FGM is distinguished (beyond the forms in which it occurs) in that there are no medical reasons for doing it, nor does it have any health benefits for women
A small aside on this, which I found interesting:
if anti-FGM campaigners and organizations such as the WHO continue to play the “no health benefits” card as a way of deflecting comparisons to male circumcision, it will not be long before medically-trained supporters of the practice in other countries begin to do the necessary research. ...I suggest, therefore, that by repeating the mantra—in nearly every article focused on female genital cutting—that “FGM has no health benefits,” those who oppose such cutting are sending the wrong signal. The mantra implies that if FGM did have health benefits, it wouldn’t be so bad after all.But that isn’t what opponents really think. Regardless of health consequences, they see nontherapeutic genital cutting of female minors as contrary to their best interests, propped up by questionable social norms that should themselves be challenged and changed.
if anti-FGM campaigners and organizations such as the WHO continue to play the “no health benefits” card as a way of deflecting comparisons to male circumcision, it will not be long before medically-trained supporters of the practice in other countries begin to do the necessary research. ...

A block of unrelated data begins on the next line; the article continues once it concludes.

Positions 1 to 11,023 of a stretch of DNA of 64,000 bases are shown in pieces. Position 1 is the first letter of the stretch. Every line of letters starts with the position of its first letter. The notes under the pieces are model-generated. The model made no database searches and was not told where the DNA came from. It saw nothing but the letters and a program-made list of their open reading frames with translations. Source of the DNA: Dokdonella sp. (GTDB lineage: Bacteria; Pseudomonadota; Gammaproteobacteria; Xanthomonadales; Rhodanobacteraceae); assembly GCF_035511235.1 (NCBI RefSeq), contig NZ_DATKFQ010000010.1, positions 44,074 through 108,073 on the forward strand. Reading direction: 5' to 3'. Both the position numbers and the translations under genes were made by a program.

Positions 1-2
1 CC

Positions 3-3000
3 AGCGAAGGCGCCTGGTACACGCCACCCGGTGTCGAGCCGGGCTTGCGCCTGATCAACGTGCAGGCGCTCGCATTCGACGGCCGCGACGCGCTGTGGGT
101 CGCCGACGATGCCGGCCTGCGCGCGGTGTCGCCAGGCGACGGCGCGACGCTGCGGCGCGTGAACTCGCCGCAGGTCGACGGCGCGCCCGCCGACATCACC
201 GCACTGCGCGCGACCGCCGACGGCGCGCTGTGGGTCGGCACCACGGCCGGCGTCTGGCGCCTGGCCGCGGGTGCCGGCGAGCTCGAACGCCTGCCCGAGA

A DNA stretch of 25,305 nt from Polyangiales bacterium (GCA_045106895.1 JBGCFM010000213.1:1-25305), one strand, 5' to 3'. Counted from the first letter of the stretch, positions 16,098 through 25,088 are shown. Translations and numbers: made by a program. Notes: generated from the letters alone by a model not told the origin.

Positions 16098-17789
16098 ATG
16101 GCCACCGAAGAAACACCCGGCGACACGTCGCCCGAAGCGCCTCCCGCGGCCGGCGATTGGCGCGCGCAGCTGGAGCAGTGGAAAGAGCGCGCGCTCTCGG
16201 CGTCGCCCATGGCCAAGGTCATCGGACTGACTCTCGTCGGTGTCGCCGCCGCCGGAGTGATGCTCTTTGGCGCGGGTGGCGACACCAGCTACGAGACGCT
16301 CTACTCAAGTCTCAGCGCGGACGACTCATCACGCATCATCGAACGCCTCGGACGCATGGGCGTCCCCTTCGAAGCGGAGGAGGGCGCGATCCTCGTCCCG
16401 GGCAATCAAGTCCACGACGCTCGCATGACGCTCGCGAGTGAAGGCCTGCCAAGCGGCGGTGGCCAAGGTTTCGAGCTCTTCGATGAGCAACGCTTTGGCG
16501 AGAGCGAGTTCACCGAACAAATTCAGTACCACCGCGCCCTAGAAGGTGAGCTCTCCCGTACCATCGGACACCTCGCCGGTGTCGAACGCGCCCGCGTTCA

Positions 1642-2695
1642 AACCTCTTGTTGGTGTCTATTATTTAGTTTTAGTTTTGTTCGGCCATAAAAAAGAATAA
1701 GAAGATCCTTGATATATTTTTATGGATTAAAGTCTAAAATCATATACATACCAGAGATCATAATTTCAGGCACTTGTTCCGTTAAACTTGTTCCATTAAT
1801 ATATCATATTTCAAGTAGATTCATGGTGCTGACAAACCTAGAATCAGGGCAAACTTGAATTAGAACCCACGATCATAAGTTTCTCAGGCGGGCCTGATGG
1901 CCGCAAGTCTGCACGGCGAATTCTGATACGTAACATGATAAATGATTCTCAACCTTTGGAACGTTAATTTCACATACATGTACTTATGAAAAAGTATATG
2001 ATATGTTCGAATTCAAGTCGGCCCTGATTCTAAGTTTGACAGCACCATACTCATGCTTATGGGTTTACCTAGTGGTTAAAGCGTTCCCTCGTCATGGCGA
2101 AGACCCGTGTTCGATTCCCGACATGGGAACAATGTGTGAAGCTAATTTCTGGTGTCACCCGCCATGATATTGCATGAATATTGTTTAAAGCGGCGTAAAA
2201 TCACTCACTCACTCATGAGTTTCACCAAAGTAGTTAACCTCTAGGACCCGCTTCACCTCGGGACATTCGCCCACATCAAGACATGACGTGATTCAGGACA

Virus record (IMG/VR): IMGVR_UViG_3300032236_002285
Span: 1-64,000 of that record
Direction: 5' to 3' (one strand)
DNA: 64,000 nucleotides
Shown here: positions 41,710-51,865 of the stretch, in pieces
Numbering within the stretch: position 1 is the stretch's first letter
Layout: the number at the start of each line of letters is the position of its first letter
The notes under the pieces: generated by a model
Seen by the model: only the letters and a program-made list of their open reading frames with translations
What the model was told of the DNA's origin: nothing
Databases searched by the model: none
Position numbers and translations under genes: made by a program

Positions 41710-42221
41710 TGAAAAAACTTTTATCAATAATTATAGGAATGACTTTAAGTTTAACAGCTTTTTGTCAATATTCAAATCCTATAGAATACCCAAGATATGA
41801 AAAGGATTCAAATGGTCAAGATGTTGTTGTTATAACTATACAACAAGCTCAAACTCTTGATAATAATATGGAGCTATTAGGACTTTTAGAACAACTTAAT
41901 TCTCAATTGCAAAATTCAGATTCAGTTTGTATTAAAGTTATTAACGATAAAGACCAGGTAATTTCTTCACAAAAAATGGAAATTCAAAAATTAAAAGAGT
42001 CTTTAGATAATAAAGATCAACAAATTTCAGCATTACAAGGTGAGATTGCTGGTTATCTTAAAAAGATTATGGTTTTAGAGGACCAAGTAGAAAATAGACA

I suggest, therefore, that by repeating the mantra—in nearly every article focused on female genital cutting—that “FGM has no health benefits,” those who oppose such cutting are sending the wrong signal. The mantra implies that if FGM did have health benefits, it wouldn’t be so bad after all.
But that isn’t what opponents really think. Regardless of health consequences, they see nontherapeutic genital cutting of female minors as contrary to their best interests, propped up by questionable social norms that should themselves be challenged and changed.
On a meta level, I'm surprised by how unpopular Sjlver and DukeGartzea's comments are in this discussion relative to others'.
For me it was seeing arguments made from emotion ("It is very clear that violence against men is less of an issue than violence against women", no evidence provided) when responding to comments that contained data on men being the majority of victims of violence. When challenged they performed a bait-and-switch by offering stats for sexual assault (which is indeed more common in women, and a deeply serious issue, but is a subset of assault generally).